SEC faces trouble with B of A settlement

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The federal judge who was supposed to approve a $33 million settlement between Bank of America (NYSE:BAC) and the SEC over omissions in the bank's proxy statement for approving the Merrill Lynch deal is unhappy.

U.S. District Court Judge Jed Rakoff has ordered the SEC to explain why it did not push its investigation into the charge that B of A made inaccurate statements in the document. Put less politely, he wants to know why the bank would lie to its shareholders. B of A did not disclose the timing of bonuses paid to Merrill Lynch employees. The compensation totaled $5.8 billion.


Yesterday, the bank told Judge Rakoff that it was "widely understood" that the bonuses were to be paid and that the firm was essentially without fault. The firm also argued that it had relied on the advice of its attorney in preparing the proxy. That made the SEC's position that B of A had been in error more difficult to defend.

According to The Wall Street Journal, Judge Rakoff did not buy the assertion that the SEC settled in large part because it was B of A's counsel that had given the advice on what the proxy should contain. The paper writes that the Judge said the the statement is "at war with common sense." If that were the regulator's policy, "it would seem that all a corporate officer who has produced a false proxy statement need offer by way of defense is that he or she relied on counsel, and, if the company does not waive the privilege, the assertion will never be tested, and the culpability of both the corporate officer and the company counsel will remain beyond scrutiny." The two parties now have until September 9 to submit new briefs on details of the settlement and the events that lead up to it.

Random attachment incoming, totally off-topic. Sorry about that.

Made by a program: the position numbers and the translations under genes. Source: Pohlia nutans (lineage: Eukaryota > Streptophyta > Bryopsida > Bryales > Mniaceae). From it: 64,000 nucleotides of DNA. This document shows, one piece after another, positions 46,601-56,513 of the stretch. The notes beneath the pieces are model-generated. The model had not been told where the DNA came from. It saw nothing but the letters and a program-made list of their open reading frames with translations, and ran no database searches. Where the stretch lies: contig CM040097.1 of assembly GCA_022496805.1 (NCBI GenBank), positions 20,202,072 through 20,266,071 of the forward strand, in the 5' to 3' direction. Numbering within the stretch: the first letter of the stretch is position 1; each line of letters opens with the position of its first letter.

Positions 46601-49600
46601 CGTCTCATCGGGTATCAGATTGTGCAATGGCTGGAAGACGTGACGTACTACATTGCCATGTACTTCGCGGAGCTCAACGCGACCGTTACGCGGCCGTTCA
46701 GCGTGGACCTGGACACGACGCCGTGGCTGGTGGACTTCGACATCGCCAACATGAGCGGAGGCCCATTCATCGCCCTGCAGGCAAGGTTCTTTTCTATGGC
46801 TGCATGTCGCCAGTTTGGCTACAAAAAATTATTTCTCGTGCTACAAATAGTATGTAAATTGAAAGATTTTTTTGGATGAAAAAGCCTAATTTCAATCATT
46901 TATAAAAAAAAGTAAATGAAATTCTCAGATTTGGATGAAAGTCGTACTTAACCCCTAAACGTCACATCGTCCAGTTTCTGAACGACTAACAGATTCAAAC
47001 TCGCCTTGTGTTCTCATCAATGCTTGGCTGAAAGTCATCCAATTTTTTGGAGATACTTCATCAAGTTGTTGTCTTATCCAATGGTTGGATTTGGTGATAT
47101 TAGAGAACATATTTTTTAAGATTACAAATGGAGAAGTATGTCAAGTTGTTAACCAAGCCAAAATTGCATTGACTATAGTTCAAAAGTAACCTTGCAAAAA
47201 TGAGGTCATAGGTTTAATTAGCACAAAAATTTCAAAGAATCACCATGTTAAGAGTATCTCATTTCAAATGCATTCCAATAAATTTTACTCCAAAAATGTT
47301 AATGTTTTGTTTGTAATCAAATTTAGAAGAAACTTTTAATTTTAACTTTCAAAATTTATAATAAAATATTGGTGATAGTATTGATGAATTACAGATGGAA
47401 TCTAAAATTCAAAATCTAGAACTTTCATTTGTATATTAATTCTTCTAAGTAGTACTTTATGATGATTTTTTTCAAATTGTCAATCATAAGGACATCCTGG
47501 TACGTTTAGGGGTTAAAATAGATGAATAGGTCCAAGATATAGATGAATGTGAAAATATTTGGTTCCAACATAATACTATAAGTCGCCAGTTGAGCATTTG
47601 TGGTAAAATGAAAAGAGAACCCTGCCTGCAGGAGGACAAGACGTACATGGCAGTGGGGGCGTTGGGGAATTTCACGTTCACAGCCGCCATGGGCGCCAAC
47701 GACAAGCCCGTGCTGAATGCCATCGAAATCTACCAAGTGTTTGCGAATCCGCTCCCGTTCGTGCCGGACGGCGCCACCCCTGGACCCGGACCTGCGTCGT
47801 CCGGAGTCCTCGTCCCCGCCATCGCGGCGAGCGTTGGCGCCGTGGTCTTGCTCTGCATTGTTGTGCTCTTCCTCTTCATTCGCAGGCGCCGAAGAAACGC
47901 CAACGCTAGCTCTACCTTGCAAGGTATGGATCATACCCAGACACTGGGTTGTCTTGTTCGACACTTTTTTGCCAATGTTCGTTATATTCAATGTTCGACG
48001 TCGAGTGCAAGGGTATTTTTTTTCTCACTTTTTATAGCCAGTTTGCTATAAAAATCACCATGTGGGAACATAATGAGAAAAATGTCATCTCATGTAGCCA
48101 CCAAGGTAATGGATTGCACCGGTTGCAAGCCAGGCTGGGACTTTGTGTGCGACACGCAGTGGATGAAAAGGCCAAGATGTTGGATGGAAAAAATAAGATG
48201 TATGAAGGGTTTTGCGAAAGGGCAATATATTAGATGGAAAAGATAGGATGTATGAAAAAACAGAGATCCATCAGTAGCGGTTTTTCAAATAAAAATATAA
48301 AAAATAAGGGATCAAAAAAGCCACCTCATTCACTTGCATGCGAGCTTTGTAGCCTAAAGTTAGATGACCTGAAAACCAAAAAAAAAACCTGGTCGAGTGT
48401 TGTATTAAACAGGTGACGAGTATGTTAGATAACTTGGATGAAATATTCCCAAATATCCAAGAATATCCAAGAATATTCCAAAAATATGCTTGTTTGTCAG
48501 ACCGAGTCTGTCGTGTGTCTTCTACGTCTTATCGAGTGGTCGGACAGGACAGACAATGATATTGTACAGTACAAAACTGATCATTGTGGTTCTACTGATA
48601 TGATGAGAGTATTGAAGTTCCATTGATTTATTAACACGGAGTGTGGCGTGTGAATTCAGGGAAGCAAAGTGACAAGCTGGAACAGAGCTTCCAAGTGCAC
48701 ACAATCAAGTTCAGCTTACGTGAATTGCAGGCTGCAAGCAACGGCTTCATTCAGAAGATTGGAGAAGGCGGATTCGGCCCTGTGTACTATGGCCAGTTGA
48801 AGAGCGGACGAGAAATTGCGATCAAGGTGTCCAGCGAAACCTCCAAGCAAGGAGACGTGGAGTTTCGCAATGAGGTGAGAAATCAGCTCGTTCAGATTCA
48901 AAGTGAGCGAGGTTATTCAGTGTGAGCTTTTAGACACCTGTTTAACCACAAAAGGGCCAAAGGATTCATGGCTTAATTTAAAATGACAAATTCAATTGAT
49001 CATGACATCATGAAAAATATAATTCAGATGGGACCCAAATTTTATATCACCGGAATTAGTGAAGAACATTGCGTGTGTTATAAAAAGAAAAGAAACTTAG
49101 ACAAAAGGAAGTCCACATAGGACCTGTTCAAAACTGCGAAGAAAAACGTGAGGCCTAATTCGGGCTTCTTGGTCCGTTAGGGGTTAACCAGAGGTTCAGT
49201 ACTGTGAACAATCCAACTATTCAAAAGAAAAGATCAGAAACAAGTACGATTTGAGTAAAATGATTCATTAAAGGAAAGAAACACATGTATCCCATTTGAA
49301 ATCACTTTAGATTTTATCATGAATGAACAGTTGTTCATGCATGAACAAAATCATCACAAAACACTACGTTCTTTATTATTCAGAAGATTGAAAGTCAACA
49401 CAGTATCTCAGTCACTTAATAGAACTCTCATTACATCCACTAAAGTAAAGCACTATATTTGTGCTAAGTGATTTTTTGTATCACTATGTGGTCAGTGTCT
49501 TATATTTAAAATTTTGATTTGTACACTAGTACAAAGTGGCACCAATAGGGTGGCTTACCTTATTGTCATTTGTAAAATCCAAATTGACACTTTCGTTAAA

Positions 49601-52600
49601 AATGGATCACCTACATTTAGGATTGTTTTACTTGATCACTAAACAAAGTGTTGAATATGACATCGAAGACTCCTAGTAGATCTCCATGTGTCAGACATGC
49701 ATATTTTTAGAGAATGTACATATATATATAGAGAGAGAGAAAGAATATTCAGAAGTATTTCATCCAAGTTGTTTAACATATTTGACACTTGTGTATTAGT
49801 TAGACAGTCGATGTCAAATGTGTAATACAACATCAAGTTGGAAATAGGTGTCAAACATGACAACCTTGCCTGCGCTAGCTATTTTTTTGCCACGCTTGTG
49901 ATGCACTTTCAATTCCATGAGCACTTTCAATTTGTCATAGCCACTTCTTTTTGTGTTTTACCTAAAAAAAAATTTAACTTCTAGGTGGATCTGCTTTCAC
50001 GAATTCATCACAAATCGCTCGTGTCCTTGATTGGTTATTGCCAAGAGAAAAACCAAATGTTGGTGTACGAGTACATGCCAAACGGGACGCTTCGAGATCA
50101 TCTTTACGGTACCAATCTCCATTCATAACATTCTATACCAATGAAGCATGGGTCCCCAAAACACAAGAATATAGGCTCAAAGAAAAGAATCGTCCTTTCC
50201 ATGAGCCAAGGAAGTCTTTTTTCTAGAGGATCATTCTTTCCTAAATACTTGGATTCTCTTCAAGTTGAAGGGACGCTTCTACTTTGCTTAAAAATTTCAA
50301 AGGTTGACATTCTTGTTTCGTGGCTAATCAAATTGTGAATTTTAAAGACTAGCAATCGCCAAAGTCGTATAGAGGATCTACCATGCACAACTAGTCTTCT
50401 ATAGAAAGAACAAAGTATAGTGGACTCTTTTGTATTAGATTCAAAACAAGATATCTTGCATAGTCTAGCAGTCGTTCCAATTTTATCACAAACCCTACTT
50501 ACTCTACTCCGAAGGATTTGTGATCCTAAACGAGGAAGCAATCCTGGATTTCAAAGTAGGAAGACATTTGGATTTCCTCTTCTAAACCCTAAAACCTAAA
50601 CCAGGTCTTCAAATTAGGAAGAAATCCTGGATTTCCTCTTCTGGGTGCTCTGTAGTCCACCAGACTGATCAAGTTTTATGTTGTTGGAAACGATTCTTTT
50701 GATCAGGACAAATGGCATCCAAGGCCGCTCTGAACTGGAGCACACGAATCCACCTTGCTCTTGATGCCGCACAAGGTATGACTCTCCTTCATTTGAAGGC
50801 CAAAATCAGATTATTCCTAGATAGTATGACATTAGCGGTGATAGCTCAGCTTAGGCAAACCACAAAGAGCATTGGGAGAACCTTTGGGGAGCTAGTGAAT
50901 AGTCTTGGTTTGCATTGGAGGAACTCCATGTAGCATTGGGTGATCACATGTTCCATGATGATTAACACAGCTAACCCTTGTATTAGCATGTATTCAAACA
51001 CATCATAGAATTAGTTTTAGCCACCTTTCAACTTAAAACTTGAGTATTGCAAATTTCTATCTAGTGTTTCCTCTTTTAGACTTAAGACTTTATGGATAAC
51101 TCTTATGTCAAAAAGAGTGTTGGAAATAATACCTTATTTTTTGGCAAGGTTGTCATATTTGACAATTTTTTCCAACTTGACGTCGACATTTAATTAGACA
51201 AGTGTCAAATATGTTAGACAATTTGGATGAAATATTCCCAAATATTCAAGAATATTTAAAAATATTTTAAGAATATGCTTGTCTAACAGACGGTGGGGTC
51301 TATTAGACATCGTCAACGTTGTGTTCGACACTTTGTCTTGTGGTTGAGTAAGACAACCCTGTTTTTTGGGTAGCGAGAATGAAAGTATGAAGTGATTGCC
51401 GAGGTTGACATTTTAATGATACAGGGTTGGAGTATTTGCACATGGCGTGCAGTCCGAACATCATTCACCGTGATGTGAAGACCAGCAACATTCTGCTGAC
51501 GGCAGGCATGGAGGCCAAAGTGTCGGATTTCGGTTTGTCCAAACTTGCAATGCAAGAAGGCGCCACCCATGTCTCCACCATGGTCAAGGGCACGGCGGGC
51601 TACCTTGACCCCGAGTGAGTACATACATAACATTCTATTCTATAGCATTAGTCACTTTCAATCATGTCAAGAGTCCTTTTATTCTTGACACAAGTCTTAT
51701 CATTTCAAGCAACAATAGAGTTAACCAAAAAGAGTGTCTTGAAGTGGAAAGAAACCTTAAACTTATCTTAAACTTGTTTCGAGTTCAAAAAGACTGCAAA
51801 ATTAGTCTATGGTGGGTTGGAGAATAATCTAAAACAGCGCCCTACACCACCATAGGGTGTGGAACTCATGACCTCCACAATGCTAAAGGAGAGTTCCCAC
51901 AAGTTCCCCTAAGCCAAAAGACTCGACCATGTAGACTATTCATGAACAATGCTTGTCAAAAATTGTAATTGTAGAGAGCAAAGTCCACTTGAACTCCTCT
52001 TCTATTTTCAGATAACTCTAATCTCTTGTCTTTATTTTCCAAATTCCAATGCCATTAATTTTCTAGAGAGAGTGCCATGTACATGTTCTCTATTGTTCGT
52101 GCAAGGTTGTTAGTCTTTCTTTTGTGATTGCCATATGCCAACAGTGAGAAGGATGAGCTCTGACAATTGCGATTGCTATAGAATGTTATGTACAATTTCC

It is, of course, a good point. If the SEC believed that management at the bank was misleading shareholders about the bonuses being paid to Merrill employees, ti should have made a case around those serious charges. A payment of $33 million with no other sanctions would hardly be an appropriate could of action for what could only be viewed a fraud.

The SEC has been trying to improve its image after months of accusations that it was lax in keeping track of activity in the financial markets leading up to the credit crisis. New SEC chair Mary Shapiro has told the public that it can count on aggressive investigations and harsh penalties for individuals and companies that violate federal regulation.

The SEC could have made the B of A case into a gem, a nearly-perfect way to attack management practices at one of the biggest financial firms in the world. Instead it took the way out and made itself look foolish. The SEC has been good that the "foolish" part for a long time.

Douglas A. McIntyre is an editor at 24/7 Wall St.

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